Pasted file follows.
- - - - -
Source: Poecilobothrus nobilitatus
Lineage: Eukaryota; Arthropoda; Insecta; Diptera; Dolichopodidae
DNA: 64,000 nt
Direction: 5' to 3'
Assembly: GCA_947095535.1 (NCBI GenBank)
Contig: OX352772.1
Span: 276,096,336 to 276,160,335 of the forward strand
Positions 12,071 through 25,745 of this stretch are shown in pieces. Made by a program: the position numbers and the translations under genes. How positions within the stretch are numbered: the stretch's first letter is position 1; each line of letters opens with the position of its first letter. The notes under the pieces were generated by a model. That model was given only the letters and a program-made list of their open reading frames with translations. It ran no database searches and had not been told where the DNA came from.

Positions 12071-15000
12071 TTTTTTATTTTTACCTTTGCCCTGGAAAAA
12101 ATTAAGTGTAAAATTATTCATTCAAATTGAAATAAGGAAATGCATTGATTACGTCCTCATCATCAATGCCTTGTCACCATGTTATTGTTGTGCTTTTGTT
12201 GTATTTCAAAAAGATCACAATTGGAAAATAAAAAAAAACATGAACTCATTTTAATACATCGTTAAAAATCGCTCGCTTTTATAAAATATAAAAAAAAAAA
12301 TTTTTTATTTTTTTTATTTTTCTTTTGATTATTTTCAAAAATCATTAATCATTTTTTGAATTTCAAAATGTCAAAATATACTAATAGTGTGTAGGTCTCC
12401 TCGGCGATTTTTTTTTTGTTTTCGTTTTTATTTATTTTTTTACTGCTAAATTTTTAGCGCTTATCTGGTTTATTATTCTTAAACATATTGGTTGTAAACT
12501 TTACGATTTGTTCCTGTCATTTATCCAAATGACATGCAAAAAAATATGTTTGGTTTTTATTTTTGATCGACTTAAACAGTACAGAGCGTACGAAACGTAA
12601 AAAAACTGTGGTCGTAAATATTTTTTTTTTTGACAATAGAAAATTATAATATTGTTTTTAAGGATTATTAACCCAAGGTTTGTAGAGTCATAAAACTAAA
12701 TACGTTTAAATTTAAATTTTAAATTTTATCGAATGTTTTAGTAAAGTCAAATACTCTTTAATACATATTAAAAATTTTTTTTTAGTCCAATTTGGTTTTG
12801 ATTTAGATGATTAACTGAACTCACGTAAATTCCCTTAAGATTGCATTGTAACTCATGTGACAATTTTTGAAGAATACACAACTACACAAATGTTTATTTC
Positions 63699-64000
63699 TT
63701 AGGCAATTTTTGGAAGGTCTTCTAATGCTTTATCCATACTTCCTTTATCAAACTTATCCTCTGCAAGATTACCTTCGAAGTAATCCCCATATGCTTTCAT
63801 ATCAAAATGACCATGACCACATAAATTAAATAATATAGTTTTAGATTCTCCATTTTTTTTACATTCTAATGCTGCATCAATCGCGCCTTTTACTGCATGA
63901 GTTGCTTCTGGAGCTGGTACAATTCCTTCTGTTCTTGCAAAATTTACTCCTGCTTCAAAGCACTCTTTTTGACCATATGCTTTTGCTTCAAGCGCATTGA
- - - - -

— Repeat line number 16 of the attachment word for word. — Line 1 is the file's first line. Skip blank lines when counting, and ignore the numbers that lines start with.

12601 AAAAACTGTGGTCGTAAATATTTTTTTTTTTGACAATAGAAAATTATAATATTGTTTTTAAGGATTATTAACCCAAGGTTTGTAGAGTCATAAAACTAAA